Margaret Koster





Delicious, Delectable & Delightful!

Thank you to all of the resident community members who chose to bake for the Anderson Valley Grange #669 Variety Show this year. The AV Grange Women’s Auxiliary especially appreciates your time, as well as your favorite recipes, that you so generously shared with all of us. Of course we want to also thank all of our other volunteers that help out with all of the unexpected details that are involved in such an all encompassing event. Everyone seemed mesmerized when coming up to the counter to choose which dessert to purchase. Each year the home-made delights served at the Variety Show refreshment stand makes me nostalgic — especially the handmade fudge, peanut brittle, Meyer lemon bars and strawberry pie, oh my! The aroma of fresh popcorn always takes me back to the memories of my first visits to movie theatres. Thank you one and all for helping to build and grow a thriving and successful community! A good time was had by all and we’ll do it again next year — De-wonderful!

Anderson Valley Grange #669

Women’s Auxiliary

Mendocino County




From a radio report — Freddie Mac and Ginnie Mae are asking for antoher $4+ billion “loan.” This’ll bring the total to $150 billion these two agencies have cost the taxpayers, so far.

According to CNN, the TARP bailout program cost $356.2 billion. Also, according to the same source, we spent $577.8 billion on federal stimulus programs. The 2012 budget for the Department of Transportation is $128.6 billion. Agriculture costs another $115.5 billion. The financial rescue package cost another $1.5 trillion.

But the big daddy of them all is the toll for kicking ass around the world. Funding entities like the Pentagon, the CIA, Fatherland Security, Lockheed and Blackwater is staggeringly expensive — in the trillions if you count everything — probably half of the federal budget.

None of these functions are required by the Constitution. (The framers were especially wary of standing armies.)

However, the post office is mentioned. Article 1, Section 8, Paragrpah 7 of the US Constitution states Congress has the power to … establish post offices and post roads.

At present, the postal service is running a $10 billion deficit. That’s an annual deficit. (Afghanistan costs $10 billion a month!)

It could be a lot worse and still be legal. There’s nothing in the Constitution that requires the postal service to be run like a business — let alone profitably. It’s a public service for crying out loud — a service for unifying the nation.

Yet, the postmaster has responded by recommending the closure of thousands of post offices, scores of processing facilities, cutting delivery to five days and laying off tens of thousands of employees — on top of the 110,000 who have already been let go.

Is this a great nation, or what?


Best regards,

Bart Boyer

San Diego



Dear Editor,

As many Anderson Valley residents may have heard, the Camp Masonite Boy Scout Camp is struggling financially and is currently up for sale. Long story short, their inability to dam up the North Fork Navarro behind the camp to provide for boating and kayaking access has apparently hampered their ability to attract the big groups needed to keep the funds rolling in. A decrease in local participation in scouting is probably also a major factor.

I'd like to see if this community could generate some ideas to help keep this facility in the hands of the Scouts. The facilities are currently available to the public for rental use, but who knows what would happen if a sale occurred to an outside entity? I was thinking about an affordable day-care or recreational center that the Deep Enders (and beyond) could use on those rainy winter weekdays? Do you live nearby and need day care? Do you know anything about running a day care? Or, do you have any other suggestions on how to help support this facility as well as the community? Please let me know.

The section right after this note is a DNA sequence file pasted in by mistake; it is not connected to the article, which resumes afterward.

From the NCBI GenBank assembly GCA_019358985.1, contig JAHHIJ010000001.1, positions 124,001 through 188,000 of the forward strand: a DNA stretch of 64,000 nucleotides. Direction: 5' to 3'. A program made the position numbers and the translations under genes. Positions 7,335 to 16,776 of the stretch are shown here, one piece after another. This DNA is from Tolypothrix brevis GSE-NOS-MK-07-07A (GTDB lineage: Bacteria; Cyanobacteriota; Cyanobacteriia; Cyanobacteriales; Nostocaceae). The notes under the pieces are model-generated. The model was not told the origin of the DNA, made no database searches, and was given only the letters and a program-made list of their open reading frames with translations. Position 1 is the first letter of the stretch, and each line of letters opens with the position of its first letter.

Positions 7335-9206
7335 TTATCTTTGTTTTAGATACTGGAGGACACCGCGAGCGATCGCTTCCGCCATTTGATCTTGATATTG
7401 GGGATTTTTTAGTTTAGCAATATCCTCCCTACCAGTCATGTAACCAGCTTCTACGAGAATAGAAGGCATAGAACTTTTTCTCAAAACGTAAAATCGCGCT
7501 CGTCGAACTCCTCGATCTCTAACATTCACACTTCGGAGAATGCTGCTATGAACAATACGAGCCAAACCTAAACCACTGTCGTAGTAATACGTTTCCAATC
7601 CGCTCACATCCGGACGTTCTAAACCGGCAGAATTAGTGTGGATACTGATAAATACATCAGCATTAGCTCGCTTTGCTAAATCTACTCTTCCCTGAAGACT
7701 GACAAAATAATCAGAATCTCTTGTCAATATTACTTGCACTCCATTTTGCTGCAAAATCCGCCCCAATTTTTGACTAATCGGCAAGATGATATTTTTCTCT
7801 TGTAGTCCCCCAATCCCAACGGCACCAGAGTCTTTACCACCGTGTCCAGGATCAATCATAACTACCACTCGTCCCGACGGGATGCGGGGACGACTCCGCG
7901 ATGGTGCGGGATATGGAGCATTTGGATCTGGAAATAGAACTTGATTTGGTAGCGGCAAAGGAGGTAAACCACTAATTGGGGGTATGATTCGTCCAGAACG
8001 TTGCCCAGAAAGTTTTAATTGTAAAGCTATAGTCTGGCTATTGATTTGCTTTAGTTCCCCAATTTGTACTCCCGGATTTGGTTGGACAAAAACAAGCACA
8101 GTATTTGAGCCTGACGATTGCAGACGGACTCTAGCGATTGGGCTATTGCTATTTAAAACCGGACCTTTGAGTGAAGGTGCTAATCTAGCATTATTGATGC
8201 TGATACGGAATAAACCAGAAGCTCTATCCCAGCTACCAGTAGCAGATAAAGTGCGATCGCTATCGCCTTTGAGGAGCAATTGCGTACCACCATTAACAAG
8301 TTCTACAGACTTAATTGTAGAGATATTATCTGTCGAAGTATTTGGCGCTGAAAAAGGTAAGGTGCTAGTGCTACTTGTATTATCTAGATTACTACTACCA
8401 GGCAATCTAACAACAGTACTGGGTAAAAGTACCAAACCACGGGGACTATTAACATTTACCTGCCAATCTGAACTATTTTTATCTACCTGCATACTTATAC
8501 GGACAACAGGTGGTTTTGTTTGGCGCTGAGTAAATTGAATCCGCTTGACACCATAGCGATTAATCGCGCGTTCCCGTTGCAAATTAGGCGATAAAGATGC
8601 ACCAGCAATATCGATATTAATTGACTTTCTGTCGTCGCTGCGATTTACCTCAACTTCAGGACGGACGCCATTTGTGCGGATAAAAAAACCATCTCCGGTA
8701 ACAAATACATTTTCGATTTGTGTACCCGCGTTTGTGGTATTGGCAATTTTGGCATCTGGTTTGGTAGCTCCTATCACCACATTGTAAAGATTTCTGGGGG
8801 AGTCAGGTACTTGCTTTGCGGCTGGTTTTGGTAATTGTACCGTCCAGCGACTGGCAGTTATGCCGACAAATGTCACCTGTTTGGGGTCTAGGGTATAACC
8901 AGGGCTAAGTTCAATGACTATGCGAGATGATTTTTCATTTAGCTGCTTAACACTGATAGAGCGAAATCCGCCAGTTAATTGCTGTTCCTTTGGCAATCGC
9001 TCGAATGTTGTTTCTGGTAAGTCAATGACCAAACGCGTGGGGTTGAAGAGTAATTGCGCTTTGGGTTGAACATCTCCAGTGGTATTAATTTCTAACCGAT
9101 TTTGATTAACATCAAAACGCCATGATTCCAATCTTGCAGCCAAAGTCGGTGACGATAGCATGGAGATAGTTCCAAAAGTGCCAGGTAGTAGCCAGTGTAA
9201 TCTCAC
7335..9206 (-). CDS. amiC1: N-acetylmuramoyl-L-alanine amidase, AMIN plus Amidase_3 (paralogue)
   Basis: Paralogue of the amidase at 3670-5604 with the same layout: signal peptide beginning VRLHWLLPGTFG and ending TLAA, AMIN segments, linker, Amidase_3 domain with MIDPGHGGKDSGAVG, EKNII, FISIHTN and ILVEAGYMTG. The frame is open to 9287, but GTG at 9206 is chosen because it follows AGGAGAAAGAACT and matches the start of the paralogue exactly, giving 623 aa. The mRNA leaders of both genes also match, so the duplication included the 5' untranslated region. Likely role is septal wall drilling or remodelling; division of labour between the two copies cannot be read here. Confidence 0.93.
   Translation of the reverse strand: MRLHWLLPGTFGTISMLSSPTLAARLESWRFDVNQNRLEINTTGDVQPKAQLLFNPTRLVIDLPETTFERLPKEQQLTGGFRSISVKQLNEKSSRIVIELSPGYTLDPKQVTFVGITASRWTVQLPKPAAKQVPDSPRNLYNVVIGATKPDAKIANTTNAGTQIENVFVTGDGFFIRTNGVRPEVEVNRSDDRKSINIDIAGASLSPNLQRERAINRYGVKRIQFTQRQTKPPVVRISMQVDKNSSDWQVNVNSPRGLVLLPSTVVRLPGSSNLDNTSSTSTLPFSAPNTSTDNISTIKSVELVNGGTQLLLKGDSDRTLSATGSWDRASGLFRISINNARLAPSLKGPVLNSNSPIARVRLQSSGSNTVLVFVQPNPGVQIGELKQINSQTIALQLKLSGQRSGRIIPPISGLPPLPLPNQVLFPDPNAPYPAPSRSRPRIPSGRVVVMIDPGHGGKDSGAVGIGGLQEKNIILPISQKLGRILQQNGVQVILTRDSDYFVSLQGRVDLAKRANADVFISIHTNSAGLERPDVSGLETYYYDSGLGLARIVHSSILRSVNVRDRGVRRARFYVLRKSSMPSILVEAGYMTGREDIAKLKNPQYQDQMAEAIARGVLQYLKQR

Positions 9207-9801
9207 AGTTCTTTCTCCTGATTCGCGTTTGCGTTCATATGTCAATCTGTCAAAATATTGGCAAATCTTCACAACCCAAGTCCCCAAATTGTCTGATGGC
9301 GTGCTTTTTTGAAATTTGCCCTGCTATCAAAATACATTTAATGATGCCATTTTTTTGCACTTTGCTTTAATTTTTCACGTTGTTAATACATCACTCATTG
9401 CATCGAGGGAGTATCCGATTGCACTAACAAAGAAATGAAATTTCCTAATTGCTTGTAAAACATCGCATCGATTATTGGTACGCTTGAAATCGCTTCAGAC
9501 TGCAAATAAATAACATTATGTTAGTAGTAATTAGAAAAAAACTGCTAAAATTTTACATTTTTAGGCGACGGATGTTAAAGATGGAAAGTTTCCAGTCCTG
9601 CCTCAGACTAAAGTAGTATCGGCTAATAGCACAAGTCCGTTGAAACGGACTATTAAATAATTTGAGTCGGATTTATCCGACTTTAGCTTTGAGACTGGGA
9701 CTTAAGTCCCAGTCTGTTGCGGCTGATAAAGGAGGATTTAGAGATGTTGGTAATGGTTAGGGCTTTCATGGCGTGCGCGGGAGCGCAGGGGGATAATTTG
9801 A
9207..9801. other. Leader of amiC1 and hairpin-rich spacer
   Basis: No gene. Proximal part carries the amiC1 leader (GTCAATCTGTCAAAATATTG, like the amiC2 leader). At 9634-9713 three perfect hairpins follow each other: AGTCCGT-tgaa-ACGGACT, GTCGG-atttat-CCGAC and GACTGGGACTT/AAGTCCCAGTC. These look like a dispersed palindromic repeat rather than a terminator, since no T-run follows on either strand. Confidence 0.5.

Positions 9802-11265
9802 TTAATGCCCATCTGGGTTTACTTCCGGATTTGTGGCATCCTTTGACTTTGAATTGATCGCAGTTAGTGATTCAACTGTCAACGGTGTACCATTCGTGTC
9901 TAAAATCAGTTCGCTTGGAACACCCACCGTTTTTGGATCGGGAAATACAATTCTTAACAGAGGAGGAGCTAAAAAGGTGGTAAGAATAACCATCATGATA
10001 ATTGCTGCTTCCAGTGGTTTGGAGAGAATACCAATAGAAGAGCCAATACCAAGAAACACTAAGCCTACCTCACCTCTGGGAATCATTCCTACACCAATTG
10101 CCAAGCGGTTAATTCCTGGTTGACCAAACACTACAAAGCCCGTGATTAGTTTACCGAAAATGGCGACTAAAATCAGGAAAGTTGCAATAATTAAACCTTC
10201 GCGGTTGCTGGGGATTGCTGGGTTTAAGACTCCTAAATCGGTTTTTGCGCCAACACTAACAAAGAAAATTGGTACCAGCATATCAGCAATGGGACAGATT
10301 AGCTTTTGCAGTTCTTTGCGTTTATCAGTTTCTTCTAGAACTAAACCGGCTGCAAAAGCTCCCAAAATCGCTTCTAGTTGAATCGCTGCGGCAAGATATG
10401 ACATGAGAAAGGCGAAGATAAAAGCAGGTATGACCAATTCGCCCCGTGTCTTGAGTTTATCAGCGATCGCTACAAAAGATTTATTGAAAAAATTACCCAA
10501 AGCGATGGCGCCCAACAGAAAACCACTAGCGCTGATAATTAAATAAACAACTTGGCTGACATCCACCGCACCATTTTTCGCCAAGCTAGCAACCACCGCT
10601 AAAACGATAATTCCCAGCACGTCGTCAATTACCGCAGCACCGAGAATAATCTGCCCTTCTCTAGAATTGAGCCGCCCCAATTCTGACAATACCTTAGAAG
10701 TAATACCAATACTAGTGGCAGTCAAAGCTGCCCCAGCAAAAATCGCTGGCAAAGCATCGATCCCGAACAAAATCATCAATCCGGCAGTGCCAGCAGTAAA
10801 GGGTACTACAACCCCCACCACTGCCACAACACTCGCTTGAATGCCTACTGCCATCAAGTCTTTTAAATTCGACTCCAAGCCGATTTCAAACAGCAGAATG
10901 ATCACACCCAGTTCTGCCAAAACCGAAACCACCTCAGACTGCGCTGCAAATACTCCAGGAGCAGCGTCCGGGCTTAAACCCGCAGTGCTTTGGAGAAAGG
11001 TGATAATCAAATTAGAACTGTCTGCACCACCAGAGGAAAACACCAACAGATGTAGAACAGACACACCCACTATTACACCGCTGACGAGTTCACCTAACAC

Kirk Vodopals

From the Deep End, 357-1095



Greetings all—

Today, I received an email from Darrol "Hank" Cox, a member of the Anderson Valley Facebook page, who went to school in Boonville, as did his older sister Laurie and his older brother Donald. Although Don was not in the graduating class of 1974, he was in our class for many, many years when their family lived on the Nash Mill road. Unfortunately, Hank advised me today that Don passed away over the weekend, due to health issues. Don lived in Kansas City, MO, and had a stroke a couple of years ago, which had slowed him down. He still managed to work and helped veterans with legal problems, working out of the Veterans hospital in Kansas City. Hank told me he had a number of arrangements to make in a short amount of time, but did want all of us to know. On my personal Facebook page, under “School Days,” I have a number of pictures of Don. Hank and I had been working on Don to visit the valley in September for the all-classes reunion over fair weekend. Their sister Laurie lives in Texas, and is married with 2 grandchildren, and their mother lives in Mt. Vernon, in Washington State. I am sure our hearts and prayers go out to the Cox family during this difficult time.

Also, in communicating with Waive, Debbie and Fred Clark about the reunion, Waive advised me that their brother David, who also went to school with many of us over the years, was killed in an accident in Fresno in 1997. And we also lost graduating classmate John Ferguson several years ago as well.

If anyone would like to reach out to the Cox family, Hank's email address is: koda@peoplepc.com, and the mailing address is Darrol H. Cox, 2600 East Division 16, Anacortes, Washington 98274

Jimmy Short

Formerly of Boonville



Dear Editor:

With my late brother Pat’s birthday of March 25th approaching, I wanted to honor him by expressing my feelings of gratitude for having had the best of show, blue ribbon perfect example of what a sibling should be. Sadly some have never felt the bond of family or choose not to love. Pat’s love and loyalty never waivered. And, he was a superior father of two bright daughters. Losing Pat had a profound impact on me, how time is so precious and should be well spent with those you love and cherish most. I am just so thankful that we had preserved a perfect love for each other throughout our life together. I am the luckiest sister I know. Love is the most powerful way to happiness. I miss him terribly. Happy Birthday to Pat Brendlen who will always have my undying love. And I know there are many friends and family who share these feelings. My love to everyone and best wishes.

Terese Brendlen